Article published on December 28, 2016
A University of Arizona study of the golf industry in Arizona has found that golf – with an economic impact of $3.9 billion in 2014 -- has re-established its footing as an important driver of the state’s economy following the tumult of the 2009-10 economic downturn.
Just as important, however, are the data the U of A researchers collected regarding the industry’s use of water for course irrigation, which is in a rapid state of transition from a supply that once was largely fresh water to one that increasingly includes effluent.
The five researchers from the U of A’s Department of Agriculture and Resource Economics concluded their work in December, based on 2014 data.
The study is an update of a 2006 study of the economic impact of golf to the state’s economy. It is largely the product of primary data collected from Arizona golf facilities statewide through a survey.
The University of Arizona team concluded that the golf-course industry is in a more rapid transition to the use of effluent to irrigate greens and fairways than previous research had indicated.
They found that fully 34 percent of water used to irrigate Arizona golf courses statewide is treated effluent.
The most comprehensive water-use data previously had been collected by the U.S. Geological Survey in 2010, which at that time found that effluent accounted for just 28 percent of golf’s total statewide water use. That new data indicates a six percent increase industry-wide in effluent use in just six years.
The Arizona Department of Water Resources also contributed water-use data to the researchers. The department’s data are limited to golf-course irrigation practices in the state’s active-management areas.
Active-management areas, or AMAs, are the areas of the state where water use is regulated by the tenets of the Arizona Groundwater Management Act of 1980.
The department’s data showed that effluent use in 2014 had increased by 27 percent since 2004, and that by 2014 effluent represented 26.3 percent of the water mix of golf courses in AMAs. The U of A researchers contend the actual use of effluent statewide is nearly nine percent higher than that AMA-only figure would indicate.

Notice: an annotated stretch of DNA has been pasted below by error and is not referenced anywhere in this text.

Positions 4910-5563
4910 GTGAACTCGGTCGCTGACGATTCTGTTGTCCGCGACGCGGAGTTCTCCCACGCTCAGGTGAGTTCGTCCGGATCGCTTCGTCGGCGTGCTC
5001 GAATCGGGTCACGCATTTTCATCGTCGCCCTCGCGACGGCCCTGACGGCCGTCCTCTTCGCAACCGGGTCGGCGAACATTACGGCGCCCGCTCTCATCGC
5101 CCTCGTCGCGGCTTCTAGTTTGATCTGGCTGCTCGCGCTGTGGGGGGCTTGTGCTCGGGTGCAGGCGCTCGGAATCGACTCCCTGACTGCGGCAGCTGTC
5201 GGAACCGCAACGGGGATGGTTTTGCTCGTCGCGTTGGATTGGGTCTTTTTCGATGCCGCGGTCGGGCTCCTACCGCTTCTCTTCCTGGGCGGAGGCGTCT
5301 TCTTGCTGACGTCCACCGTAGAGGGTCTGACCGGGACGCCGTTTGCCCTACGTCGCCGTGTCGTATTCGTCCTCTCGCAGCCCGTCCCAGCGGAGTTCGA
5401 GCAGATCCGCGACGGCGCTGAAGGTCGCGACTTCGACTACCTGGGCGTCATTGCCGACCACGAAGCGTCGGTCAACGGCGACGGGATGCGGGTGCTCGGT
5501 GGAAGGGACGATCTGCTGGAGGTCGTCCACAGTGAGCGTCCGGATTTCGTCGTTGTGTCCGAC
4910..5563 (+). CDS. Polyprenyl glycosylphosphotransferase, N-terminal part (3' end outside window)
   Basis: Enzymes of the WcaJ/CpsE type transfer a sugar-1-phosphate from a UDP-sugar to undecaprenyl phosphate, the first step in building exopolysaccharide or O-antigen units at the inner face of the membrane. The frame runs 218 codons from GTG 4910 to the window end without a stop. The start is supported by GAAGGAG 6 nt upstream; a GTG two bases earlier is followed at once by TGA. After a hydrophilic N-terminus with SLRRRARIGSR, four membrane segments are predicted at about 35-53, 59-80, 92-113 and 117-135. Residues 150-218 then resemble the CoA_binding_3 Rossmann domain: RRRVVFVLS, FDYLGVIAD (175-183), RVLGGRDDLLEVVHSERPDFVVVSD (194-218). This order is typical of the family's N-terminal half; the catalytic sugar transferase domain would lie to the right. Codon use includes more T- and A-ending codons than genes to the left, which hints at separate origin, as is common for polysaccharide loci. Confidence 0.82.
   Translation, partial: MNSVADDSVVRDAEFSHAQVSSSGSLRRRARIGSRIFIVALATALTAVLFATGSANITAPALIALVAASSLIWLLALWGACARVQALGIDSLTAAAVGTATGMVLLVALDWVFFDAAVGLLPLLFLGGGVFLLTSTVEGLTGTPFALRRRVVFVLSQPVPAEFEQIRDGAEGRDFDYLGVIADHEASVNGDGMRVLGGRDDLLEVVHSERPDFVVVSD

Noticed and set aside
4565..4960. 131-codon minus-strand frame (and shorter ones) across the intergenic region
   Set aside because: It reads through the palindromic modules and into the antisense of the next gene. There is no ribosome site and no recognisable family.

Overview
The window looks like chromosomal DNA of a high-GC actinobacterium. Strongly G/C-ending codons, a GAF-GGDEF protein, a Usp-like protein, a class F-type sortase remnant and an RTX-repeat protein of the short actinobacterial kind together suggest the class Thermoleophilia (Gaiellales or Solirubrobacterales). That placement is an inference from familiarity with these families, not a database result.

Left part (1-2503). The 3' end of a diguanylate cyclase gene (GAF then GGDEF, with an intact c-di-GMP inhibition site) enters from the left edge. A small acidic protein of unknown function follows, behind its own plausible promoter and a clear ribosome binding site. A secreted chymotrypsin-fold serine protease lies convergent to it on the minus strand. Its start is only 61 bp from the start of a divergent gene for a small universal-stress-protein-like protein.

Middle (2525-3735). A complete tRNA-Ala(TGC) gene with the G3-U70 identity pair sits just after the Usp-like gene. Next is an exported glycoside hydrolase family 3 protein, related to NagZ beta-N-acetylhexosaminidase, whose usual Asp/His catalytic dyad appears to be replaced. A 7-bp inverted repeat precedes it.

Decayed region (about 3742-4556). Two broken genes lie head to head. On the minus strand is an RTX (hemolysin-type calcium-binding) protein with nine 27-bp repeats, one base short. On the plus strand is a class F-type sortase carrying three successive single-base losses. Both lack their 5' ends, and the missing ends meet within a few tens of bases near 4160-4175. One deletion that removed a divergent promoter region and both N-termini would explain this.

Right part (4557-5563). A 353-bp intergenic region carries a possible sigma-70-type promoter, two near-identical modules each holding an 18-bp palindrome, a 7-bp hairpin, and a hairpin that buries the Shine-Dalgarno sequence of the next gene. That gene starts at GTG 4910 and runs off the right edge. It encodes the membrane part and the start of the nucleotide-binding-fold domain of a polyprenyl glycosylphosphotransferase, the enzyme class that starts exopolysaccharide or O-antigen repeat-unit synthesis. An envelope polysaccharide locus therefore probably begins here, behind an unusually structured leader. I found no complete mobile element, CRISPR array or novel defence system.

The study found that, in addition to the increasing use of effluent for irrigation, water-related “best management practices” over the last ten years appear to resulted in the following:
- An average annual savings per-facility of 19.5 acre-feet of water, in large part due to the extensive use of irrigation audits
- An average of 10.4 acres of turf grass removed
- An average of 75.8 acres per facility over-seeded for winter play, down from 89.3 acres in 2009
- Thirty-nine percent of responding golf facilities report that they have engagement in a partnership with a conservation organization
The data compiled by the U of A researchers also bolstered the conclusion that the Arizona golfing industry is bucking a national trend in terms of the sport’s popularity.
Nationally, the golf industry has struggled to rise out of the effects of the Great Recession. As the study notes, “the national supply of golf courses has been decreasing in what is considered a market correction after significant increases in golf course construction during the 1990s.”
Arizona has seen course closures too, but those have been matched by new construction. Also, numerous courses have undergone substantial renovation, according to the study.
One of the more striking economy-related conclusions of the study is that of the 11.6 million rounds of golf played around the state in 2014, nearly a third of those rounds were played by golfers from out of state.
““Over 32 percent of those rounds were played by out-of-state and foreign visitors accounting for $1.1 billion in total sales,”, said Carmella Ruggiero, executive director of the Cactus & Pine Golf Course Supervisors Association. “The golf industry continues to be one of the primary drivers of tourism to Arizona.”